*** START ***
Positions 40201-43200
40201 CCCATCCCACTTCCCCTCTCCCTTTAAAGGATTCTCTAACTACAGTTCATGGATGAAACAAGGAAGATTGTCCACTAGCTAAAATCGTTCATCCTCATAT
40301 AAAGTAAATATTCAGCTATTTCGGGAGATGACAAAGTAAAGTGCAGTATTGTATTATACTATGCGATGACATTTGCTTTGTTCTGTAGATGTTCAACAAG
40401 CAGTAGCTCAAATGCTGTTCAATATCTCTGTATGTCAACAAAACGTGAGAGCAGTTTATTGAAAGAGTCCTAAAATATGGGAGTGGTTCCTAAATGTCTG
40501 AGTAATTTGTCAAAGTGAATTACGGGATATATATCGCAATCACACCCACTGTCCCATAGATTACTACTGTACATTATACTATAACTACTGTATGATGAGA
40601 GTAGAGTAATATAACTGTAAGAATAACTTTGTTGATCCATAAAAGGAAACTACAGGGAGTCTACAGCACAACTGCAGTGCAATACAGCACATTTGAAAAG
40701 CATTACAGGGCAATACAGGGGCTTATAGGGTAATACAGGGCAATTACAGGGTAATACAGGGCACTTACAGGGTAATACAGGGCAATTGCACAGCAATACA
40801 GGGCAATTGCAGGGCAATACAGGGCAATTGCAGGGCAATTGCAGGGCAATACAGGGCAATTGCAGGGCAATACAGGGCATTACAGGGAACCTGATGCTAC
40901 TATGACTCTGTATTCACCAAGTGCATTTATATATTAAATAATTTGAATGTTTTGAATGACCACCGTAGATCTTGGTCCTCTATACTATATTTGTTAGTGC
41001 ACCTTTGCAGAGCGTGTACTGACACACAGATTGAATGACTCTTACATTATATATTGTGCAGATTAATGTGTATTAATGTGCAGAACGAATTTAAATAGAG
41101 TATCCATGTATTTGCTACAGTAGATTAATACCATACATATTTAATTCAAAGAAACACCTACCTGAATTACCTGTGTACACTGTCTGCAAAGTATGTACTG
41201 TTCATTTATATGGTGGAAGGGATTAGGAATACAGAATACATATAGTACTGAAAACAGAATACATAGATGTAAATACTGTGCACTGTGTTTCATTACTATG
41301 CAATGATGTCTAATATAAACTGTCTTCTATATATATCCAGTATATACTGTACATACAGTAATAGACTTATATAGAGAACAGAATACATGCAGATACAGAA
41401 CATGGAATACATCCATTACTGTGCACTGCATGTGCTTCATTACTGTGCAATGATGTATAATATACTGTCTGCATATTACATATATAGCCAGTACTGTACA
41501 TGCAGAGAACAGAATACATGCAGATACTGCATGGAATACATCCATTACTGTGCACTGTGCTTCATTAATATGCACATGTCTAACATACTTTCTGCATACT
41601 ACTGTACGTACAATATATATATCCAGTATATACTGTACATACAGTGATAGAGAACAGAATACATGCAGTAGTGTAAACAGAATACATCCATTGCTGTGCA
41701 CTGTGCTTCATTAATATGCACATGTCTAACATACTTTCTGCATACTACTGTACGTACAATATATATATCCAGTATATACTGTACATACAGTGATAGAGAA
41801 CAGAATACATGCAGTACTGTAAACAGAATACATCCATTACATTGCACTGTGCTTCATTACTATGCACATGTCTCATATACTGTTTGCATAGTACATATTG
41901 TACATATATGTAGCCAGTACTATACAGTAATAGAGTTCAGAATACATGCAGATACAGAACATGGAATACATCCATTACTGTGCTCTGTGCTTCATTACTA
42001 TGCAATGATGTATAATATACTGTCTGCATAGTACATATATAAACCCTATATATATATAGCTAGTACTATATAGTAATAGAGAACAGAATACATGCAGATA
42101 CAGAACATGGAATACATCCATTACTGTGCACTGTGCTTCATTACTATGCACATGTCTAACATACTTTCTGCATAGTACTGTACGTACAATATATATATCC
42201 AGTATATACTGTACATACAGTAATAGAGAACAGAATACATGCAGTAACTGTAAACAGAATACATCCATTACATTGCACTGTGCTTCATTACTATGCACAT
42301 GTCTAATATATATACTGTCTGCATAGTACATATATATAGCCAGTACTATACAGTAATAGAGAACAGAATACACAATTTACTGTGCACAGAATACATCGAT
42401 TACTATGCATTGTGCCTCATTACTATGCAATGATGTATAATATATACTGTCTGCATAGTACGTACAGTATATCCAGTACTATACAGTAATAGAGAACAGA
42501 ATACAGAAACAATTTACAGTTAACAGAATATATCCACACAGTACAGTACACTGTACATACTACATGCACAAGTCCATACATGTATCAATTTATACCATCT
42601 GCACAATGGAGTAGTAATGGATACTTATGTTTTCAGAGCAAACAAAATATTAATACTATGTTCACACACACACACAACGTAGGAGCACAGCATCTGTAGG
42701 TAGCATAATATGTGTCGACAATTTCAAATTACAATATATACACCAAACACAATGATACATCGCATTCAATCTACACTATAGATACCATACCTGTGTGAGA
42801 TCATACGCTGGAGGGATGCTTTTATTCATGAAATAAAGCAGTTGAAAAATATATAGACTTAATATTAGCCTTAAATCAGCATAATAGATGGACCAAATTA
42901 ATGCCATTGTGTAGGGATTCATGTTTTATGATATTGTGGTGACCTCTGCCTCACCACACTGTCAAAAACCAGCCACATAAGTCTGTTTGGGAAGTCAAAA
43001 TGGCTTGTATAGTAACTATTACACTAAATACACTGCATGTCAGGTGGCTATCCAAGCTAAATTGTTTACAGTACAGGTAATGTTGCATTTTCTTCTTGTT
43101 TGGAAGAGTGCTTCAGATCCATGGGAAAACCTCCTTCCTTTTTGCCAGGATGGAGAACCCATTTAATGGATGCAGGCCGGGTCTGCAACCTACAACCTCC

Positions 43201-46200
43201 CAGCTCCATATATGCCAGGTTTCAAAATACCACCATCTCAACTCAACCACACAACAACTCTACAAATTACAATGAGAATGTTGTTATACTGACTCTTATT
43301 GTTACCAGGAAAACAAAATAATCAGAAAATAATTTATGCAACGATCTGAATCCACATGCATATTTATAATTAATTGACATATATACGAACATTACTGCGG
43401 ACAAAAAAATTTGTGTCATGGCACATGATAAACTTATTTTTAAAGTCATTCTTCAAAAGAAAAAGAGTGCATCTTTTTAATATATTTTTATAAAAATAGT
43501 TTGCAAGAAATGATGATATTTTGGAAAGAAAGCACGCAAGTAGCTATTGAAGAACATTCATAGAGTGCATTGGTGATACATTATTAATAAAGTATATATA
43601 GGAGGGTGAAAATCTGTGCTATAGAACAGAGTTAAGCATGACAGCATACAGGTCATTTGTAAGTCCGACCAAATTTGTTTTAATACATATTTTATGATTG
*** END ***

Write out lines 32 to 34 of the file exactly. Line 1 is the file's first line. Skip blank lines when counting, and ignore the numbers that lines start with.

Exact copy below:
Positions 43201-46200
43201 CAGCTCCATATATGCCAGGTTTCAAAATACCACCATCTCAACTCAACCACACAACAACTCTACAAATTACAATGAGAATGTTGTTATACTGACTCTTATT
43301 GTTACCAGGAAAACAAAATAATCAGAAAATAATTTATGCAACGATCTGAATCCACATGCATATTTATAATTAATTGACATATATACGAACATTACTGCGG